Meir Panim implements programs that serve Israel’s neediest populations with respect and dignity. Meir Panim also coordinated care packages for families in the South during the Gaza War.
This Shabbos marks the first yahrzeit for the four Seidenfeld children of Teaneck who perished in a fire. Philyss Seidenfeld, the mother of the children, has requested that as many individuals, communities and shuls as possible learn on that day in memory of the children and as an aliyah for their neshomos. The children’s names are Aryeh Lev ben Avraham, Noach Simcha ben Avraham, Natan Yekutiel ben Avraham, and Adira Emunah bat Avraham.
It has been my privilege to learn with Philyss throughout this year of aveilus and to have benefited from her unshakeable emunah. As Philyss would say, it is no coincidence that the yahrzeit falls on Shabbos Parshas Zachor. We – the Jewish community in Teaneck and worldwide – need to remember and use that memory to further our spiritual growth.
Whenever I read Professor Lous Rene Beres’s columns in The Jewish Press I become better informed about certain facets of international law and the various threats Israel faces.
Professor Beres’s Feb. 24 column stood out in its immediate urgency. Of course most of the civilized world is well aware of Iran’s genocidal intentions toward Israel. Professor Beres, however, delineated not only the international justification for a preemptive Israeli strike but stated without hesitation that the time to do so is now.
No serious lover of Israel – or anyone who cares about the fate of world Jewry – would dare argue with Professor Beres’s warnings. Unfortunately, I am not at all convinced that Israel’s leaders have the moral fortitude or political will to do what must be done. If I ever wanted to be wrong about anything, this is it.
I was fascinated by the article written by two young girls describing a “Day at Nishmat Shana B’aretz Program” (“The Learning Experience In Eretz Israel,” Feb 3). I had no idea that there are seminaries that teach Gemara to girls. They actually call their study hall a “beit midrash” and they, quote, “break their heads” over short sugyas in Masechet Baba Batra. The girls go on to write about how they “struggled through the Aramaic text” and how, after about two and a half hours of studying a particular section (one and half hours with the maggid shiur), they were “utterly confused.”
I too am utterly confused. Why in the world are girls learning Gemara? Are they planning to become dayanim or shochtim? Most telling in this narrative of a day at Nishmat Shana was the time devoted to tefillah. From 8:00 to 8:30 they davened and ate breakfast and by 8:30 were in class to start Mishnayot. So how much time was relegated to tefillah? 15 minutes? Twenty?
I don’t know what the future of these girls will be, but I can guarantee that wherever life takes them, nothing in the world will be more important to them than tefillah. How sad that that which is most attainable and of real significance is relegated to a mere 15 minutes. But Gemara, which is not the domain of women, is given priority. A mixed-up world indeed.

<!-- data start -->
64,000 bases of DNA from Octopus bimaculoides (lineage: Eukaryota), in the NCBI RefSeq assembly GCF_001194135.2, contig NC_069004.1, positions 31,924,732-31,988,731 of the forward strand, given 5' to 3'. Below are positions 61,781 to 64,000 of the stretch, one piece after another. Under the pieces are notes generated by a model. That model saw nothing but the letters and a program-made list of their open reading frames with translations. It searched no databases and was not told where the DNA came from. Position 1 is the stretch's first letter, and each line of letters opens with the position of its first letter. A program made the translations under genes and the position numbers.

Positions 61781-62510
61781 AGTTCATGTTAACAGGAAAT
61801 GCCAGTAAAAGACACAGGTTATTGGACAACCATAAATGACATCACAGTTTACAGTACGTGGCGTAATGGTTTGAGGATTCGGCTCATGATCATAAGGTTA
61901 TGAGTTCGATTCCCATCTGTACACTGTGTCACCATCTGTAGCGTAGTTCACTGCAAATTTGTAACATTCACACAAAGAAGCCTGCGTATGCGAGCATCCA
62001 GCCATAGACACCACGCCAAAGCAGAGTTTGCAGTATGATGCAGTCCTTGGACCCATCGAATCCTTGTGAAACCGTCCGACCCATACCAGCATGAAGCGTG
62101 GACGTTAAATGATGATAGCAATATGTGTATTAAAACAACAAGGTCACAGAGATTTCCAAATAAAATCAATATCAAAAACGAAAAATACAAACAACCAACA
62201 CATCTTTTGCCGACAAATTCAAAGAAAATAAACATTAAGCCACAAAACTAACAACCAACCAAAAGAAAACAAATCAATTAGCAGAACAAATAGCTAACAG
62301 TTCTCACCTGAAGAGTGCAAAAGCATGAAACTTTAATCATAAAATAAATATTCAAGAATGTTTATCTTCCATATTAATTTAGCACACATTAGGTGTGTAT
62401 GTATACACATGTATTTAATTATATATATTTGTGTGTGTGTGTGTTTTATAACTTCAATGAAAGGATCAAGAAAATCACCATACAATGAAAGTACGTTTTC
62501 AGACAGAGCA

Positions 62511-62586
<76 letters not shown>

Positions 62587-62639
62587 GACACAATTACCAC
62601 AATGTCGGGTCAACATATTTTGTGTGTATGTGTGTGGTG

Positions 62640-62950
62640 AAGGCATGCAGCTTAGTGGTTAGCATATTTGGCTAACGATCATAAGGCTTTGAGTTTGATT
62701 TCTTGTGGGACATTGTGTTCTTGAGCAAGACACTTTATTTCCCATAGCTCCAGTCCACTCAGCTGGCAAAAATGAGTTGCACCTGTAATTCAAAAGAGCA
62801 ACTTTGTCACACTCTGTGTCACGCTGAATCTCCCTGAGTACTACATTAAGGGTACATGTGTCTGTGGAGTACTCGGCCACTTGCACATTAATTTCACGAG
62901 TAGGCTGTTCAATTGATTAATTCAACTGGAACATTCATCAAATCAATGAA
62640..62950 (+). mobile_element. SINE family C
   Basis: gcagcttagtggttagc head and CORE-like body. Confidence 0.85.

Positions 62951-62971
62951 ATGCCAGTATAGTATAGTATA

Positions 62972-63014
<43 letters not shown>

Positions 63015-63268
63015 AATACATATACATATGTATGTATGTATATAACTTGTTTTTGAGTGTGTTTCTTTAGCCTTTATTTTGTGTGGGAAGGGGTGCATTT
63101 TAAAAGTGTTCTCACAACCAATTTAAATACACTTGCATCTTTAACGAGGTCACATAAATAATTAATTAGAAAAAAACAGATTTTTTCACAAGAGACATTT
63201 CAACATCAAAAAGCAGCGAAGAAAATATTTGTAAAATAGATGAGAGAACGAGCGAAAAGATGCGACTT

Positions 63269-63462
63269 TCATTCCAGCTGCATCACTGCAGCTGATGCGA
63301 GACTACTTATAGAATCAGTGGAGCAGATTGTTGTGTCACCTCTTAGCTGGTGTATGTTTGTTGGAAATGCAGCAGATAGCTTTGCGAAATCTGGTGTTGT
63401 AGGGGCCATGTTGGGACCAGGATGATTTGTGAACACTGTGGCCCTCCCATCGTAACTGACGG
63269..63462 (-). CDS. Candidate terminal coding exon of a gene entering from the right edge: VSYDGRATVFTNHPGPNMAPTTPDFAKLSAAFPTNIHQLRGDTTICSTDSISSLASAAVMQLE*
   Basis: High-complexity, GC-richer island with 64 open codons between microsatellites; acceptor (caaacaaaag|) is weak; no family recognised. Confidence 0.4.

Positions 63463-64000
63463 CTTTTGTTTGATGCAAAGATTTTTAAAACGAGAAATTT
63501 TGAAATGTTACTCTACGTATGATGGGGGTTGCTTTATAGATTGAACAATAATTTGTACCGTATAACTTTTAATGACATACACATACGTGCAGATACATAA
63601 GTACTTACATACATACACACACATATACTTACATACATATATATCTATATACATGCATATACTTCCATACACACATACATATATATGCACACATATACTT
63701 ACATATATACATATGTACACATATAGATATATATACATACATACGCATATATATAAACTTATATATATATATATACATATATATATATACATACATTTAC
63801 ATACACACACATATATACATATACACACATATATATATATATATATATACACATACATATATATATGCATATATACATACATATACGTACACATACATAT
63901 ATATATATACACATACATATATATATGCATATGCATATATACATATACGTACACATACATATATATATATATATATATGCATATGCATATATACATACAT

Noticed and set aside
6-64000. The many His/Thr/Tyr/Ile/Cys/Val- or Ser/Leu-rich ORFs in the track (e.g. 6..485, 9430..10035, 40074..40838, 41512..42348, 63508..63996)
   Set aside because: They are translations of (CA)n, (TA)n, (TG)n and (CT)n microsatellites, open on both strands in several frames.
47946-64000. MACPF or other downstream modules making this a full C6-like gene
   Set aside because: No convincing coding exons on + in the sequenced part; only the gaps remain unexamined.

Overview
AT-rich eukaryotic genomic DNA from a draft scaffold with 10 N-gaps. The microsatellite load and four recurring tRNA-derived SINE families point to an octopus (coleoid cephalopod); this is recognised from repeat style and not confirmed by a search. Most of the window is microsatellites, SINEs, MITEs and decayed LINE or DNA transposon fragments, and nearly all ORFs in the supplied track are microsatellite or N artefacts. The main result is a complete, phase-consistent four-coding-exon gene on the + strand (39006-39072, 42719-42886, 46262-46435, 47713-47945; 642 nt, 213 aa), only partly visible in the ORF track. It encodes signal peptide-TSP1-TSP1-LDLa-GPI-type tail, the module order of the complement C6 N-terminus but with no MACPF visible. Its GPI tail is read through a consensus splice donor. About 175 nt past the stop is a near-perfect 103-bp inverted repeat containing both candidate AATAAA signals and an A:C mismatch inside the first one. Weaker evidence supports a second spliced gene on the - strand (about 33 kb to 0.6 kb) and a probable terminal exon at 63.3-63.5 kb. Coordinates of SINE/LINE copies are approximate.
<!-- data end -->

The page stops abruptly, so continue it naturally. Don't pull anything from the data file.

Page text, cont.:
Rabbi Moshe Shochet asks how a community that is short on yeshiva funding can afford kosher cruises and splendid hotels (Letters, Feb. 24). Instead of accusing patrons of kosher cruises and luxury hotels of having misplaced priorities, let us assume that they have already given the required ten percent of their income to tzedakah. We all agree that harbotzas haTorah is the greatest reward, but after we have given our maximum to tzedakah, tuition, food, and household bills, are we not deserving of a little respite from our daily chores?
Approximately 800 years ago, a rabbi named Benjamin of Tudela rivaled Marco Polo as he left Spain, traveling as far as India. Sometimes I wish I could afford to see the beautiful synagogues of Bombay and Cochin. Unlike the legendary traveler, not only would I have the luxury of kosher hotels and restaurants on my journey, but the cruise ship at my disposal would feature Torah lectures, inspiring cantors, and daf yomi classes!
As a college student, I can only dream of having the income to spend on circumnavigating the globe on a kosher cruise. Just because some members of our community can afford to take kosher cruises does not mean they’ve forgotten their religious priorities. The fact that we are living in exile does not mean we have to remain stuck within the borders of our neighborhoods.
With Purim almost here, we are all preparing mishloach manos for delivery to family, friends and neighbors. Yesterday my husband and I were shopping in one of the larger supermarkets in the area and were bombarded with the most lavish displays of gift-wrapped packages selling at obscenely high prices.
In our local grocery stores we always see so many young women with 5, 6 ,7 or more children in tow. These large families are beautiful, but what’s not so beautiful is the scene at the registers when they pay for their items with food stamps and other governmental assistance.